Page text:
Re: TLS-certificates and interoperability-issues sendmail / Exchange / postfix ..

From: Mark Crispin (MRC_at_CAC.Washington.EDU)
Date: 04/03/05


Date: Sat, 2 Apr 2005 21:10:14 -0800

On Sun, 3 Apr 2005, Per Hedeland wrote:
> I'm afraid you're still missing my point - I'm not talking about what
> the software does or can do, but about what is actually done "out
> there".

Pine is an example of SMTP-TLS software that is "out there". Our
statistics indicate that there are a rather large number of users. The
c-client library, used by Pine, is also used by other programs (e.g.
Mahogany) so they have the same capabilities.

Although this is not enough data to claim that "all SMTP-TLS capable MUAs
validate certificates", it is enough to debunk the claim that "SMTP-TLS
capable MUAs do not validate certificates."

> But only if the SMTP servers have certificates signed by "official" CAs,
> of course. How common do you think that is, in terms of percentage of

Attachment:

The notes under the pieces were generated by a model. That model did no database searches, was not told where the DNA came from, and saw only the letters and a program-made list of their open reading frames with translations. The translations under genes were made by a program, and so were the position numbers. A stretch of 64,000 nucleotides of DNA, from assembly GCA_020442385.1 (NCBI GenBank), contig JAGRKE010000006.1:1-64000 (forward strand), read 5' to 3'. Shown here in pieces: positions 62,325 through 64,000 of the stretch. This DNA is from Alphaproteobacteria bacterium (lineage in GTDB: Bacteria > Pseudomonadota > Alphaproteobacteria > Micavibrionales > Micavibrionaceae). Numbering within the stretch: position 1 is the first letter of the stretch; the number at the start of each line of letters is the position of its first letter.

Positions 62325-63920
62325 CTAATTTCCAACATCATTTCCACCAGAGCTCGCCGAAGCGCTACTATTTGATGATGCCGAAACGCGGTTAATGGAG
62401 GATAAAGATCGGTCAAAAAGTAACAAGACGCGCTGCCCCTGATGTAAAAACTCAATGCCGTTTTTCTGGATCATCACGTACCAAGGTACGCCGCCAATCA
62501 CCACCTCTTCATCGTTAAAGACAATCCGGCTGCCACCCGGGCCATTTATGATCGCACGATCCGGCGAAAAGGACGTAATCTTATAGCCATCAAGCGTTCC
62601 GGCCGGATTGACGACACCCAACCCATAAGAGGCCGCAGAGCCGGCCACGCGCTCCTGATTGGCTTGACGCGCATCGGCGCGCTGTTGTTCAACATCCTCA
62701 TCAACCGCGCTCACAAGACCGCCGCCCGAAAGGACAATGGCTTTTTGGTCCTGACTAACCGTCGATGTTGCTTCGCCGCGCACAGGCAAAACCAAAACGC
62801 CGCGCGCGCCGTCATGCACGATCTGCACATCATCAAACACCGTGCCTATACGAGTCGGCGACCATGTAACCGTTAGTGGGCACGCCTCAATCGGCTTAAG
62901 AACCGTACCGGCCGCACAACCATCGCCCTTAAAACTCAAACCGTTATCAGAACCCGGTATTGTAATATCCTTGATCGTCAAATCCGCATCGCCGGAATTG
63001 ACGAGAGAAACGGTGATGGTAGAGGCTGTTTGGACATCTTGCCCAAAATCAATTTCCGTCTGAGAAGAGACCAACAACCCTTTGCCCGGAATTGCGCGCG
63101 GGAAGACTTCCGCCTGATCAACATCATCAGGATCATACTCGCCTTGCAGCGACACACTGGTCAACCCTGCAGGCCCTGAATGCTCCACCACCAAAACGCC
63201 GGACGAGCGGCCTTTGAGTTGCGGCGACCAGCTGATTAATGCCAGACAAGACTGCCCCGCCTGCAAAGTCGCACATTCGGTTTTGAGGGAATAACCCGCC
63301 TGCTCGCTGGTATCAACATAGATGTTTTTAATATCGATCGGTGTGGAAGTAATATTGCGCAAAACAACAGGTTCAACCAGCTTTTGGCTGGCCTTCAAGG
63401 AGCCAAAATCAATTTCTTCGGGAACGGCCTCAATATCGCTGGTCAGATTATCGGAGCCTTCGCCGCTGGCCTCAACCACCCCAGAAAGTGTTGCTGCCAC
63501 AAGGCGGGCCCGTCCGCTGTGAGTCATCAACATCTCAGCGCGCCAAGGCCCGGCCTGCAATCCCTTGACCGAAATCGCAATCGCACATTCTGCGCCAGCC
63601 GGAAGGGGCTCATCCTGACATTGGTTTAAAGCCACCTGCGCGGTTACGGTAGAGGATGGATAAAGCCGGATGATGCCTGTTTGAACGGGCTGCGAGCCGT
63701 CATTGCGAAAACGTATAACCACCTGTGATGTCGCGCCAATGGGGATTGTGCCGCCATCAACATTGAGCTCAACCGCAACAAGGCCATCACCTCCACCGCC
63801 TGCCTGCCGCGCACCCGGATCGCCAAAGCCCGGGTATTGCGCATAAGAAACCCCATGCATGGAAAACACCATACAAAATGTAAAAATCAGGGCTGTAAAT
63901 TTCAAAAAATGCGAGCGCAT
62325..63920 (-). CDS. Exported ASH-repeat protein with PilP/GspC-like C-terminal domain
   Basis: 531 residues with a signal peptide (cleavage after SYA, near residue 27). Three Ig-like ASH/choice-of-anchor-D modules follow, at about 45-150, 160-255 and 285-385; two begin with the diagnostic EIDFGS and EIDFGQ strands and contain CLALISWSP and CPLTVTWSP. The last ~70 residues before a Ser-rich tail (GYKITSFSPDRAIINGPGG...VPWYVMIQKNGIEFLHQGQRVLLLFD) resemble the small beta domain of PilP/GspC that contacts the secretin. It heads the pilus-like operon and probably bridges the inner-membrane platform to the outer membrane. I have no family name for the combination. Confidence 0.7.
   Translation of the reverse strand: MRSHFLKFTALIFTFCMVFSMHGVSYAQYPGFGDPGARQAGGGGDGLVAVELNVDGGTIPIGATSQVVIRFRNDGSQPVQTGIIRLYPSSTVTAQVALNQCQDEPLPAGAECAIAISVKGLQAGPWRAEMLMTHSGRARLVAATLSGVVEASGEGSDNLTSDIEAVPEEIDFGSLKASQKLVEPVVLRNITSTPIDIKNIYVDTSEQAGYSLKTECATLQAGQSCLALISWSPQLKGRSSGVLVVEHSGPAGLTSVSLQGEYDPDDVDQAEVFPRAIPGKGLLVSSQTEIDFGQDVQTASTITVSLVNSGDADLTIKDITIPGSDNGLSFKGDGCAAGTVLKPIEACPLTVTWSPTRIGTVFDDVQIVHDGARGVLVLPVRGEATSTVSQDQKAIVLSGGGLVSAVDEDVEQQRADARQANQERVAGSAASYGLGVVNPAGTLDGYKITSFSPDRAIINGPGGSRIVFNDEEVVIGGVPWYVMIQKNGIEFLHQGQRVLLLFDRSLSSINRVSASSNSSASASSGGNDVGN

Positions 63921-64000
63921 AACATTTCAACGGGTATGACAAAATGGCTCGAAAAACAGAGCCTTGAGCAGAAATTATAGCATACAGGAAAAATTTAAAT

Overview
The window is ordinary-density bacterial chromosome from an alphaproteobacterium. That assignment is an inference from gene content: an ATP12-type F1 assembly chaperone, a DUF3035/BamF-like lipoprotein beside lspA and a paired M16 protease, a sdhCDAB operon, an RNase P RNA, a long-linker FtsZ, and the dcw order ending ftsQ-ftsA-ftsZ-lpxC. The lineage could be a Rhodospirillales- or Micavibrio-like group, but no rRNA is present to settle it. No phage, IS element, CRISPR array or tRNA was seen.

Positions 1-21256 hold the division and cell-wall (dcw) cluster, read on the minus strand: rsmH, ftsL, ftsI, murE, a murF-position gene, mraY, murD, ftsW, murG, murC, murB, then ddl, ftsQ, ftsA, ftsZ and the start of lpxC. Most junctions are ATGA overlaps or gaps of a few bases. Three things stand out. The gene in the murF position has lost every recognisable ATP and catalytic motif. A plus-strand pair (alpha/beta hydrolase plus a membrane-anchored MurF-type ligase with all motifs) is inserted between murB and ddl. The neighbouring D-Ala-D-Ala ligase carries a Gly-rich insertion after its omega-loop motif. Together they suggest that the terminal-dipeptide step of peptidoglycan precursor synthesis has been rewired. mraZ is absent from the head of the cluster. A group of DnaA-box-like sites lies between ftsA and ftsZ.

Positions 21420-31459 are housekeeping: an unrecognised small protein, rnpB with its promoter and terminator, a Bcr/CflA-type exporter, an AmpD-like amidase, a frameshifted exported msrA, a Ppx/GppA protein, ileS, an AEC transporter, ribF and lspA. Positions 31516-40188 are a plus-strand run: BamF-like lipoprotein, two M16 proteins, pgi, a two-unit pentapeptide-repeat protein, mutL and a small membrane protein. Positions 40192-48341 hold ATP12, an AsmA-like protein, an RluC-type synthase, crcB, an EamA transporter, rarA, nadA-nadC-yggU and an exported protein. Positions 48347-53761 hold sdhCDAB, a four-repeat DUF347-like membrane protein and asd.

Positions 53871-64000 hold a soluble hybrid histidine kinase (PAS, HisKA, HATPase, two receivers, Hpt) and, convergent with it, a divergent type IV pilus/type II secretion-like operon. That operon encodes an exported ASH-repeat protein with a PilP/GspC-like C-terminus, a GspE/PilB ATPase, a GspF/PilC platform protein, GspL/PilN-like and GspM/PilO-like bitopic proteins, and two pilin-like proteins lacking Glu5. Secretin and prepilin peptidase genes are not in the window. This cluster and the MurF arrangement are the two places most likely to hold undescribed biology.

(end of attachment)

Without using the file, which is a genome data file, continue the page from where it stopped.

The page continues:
> MTAs offering STARTTLS?

All of the MTAs (more accurately, MSAs) that offer STARTTLS that I access
have real certificates.

> Well, you're obviously talking about the procedures at UW here - so we
> can conclude that UW is one place where certificate validation is taken
> seriously. That still doesn't say anything about how common it is in
> general.

We talk a lot with our peer institutions. Many of them are doing the same
thing that we are. We have serious problems both with spam and with RBLs
listing us from time to time because student PC got a spam-engine worm.
Consequently, we and our peer institutions are rapidly closing all means
by which a user on our networks can transmit email without authentication.

Let's put it this way; I doubt very much that we or our peers will end up
with anything less than mandatory authentication and mandatory certificate
validation.

The whole reason why certificate validation is needed is to protect the
session from man-in-the-middle and other attacks. There is no point to
requiring authentication if it is trivial for bad guys to steal
authentication.

> I don't have any concrete evidence to support my belief - it's mostly
> based on implicit information gleaned from newsgroup postings and
> observations of actual mail transport.

As poor quality as the data in my testimony may be, your data appears to
be of worse quality.

-- Mark --

http://staff.washington.edu/mrc
Science does not emerge from voting, party politics, or public debate.
Si vis pacem, para bellum.



Relevant Pages

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